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Interest in high school rugby has leveled off

| Sunday, May 16, 2010

Eric Jerpe faces the monumental task of vaulting rugby into the high school sports mainstream.

"Here in the area, I don't want to say (growth) has stagnated, but it has pretty much remained the same with some teams coming in and some teams being eliminated due to their response," Jerpe said. "The one thing I have noticed in this area is that the quality of players and the understanding of the game has improved dramatically over the past 10 years. ... Even though we haven't been able to grow it to the level I would like it to be -- which we will eventually -- the quality has improved."

Jerpe has coached the Fox Chapel boys program since its inception in 2000 and through peaks and valleys in rugby's popularity. Only three teams are composed of players from one WPIAL school -- Fox Chapel, Burrell and Woodland Hills -- while two others in the area, South Hills and West Hills, boast students from several school districts.

Those squads face teams from Erie and West Virginia. A team from the northern part of the WPIAL that would have been mostly students from North Allegheny and Seneca Valley was slated to play this season but could not garner enough interest.

"To be honest, it's been kind of flat for the last two years. But it's picking up interest this year, and I think there's more teams coming at least in the western part of Pennsylvania for next year," Burrell coach Ron Zanella said. "The main reason is that there's guys that have a willingness to coach it."

Both boys and girls are willing to play it. Fox Chapel is the only area school that fields a girls team, but the squad has to travel to Franklin or West Virginia for section play. It also participates in tournaments in the Midwest.

Such long road trips haven't dissuaded players from signing up.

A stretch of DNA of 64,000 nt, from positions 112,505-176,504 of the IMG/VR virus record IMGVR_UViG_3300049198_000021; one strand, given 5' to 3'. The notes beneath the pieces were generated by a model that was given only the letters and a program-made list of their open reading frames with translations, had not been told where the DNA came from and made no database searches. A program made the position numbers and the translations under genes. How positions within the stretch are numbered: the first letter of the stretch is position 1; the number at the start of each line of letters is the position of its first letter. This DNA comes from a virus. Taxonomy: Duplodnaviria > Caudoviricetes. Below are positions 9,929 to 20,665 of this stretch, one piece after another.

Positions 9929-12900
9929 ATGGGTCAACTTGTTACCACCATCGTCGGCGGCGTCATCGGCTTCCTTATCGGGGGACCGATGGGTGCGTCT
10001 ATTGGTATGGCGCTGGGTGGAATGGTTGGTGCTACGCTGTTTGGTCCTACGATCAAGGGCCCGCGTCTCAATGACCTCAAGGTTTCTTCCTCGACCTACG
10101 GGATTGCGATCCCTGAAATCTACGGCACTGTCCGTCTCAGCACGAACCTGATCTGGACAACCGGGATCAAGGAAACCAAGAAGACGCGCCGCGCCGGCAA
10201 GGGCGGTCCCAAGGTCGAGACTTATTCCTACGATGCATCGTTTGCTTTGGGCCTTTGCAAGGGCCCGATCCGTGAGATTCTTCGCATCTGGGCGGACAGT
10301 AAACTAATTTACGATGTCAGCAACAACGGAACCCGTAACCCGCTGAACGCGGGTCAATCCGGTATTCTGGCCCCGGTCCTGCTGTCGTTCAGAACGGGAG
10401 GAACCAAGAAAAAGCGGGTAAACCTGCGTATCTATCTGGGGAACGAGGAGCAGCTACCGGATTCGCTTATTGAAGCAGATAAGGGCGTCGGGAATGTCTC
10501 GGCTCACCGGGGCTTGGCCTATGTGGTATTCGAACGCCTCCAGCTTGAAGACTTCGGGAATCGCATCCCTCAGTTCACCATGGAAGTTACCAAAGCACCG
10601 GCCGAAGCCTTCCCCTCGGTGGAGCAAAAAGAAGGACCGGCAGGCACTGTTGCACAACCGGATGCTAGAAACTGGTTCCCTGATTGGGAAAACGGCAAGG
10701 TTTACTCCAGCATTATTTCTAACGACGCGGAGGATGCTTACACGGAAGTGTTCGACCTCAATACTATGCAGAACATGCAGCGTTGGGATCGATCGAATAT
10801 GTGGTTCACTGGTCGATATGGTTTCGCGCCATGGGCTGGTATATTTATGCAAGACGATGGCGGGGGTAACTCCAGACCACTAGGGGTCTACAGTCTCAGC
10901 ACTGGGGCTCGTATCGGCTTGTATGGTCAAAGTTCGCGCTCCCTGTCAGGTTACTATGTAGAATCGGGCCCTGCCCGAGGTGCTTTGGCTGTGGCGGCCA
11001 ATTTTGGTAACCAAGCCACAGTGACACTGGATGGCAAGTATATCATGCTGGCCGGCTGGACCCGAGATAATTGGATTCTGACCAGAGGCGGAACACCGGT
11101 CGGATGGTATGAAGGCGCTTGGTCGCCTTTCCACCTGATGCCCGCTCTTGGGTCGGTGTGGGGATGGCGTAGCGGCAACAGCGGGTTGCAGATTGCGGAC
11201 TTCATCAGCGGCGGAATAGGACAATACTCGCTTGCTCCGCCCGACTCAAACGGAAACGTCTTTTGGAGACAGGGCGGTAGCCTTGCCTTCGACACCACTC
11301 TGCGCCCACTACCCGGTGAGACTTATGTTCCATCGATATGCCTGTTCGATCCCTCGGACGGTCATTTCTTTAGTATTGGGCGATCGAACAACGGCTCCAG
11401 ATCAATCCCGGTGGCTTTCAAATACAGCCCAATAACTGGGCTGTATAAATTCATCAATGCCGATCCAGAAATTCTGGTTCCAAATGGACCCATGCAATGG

"It's a lot more competitive than a lot of sports because, in a lot of guy-girl sports like lacrosse, the rules are different for girls in that it's less physical. But in rugby, it's pretty much the same for guys and girls," Fox Chapel senior Brittany Lyons said. "It lets girls actually play a sport with the real rules, and it's fun."

With that comes a real threat of injuries. Since rugby is played without pads or a helmet, broken fingers and noses, lost teeth and concussions are a risk.

"A couple of years ago, we had a girl get tackled and she hit her head on the ground and she started seizing," Lyons said. "That was probably the worst that I've seen, but injuries happen."

Despite the similarities between the sports, surprisingly few football players participate in rugby. Most athletes play only rugby or come from the hockey or wrestling teams.

"There's a lot less rules in rugby and a lot harder hits. The training is a lot different, with a lot more running, and you have to go just to learn how to play the game, because it's a pretty hard sport to understand at first," said Burrell senior Colten Staley, who is on the rugby team and was a defensive tackle for the football squad. "I like rugby more than football, but most of the rugby teams around here are not actual school sports. They're clubs ... so it's hard to get the word out."

Like high school hockey here, schools are not obligated to budget funds for the club sport. Although some schools have started slipping stipends to hockey teams, rugby has not reached that point. Also like hockey, rugby players pay most of the bills with fundraisers for uniforms, travel, equipment and travel expenses.

There are other reasons why rugby has not taken off despite the fact that it will be an Olympic sport in 2016 in Rio de Janeiro. No hope of a college scholarship exists; universities compete at the club level. Since no true professional rugby league exists in the United States, players would have to settle for the World Cup team.

Despite the drawbacks, there is hope that, with heavy media coverage of next year's World Cup in New Zealand and the Olympics, the sport will grow at the grassroots level.

"We have to get rid of a lot of the misconceptions about rugby, because all you ever hear is the bad stuff," Jerpe said. "Rugby has grown tremendously around the country and the world in the last decade, and a lot of people think it's just 'kill the guy with the ball' and don't realize the skill and intricacies involved in the game."

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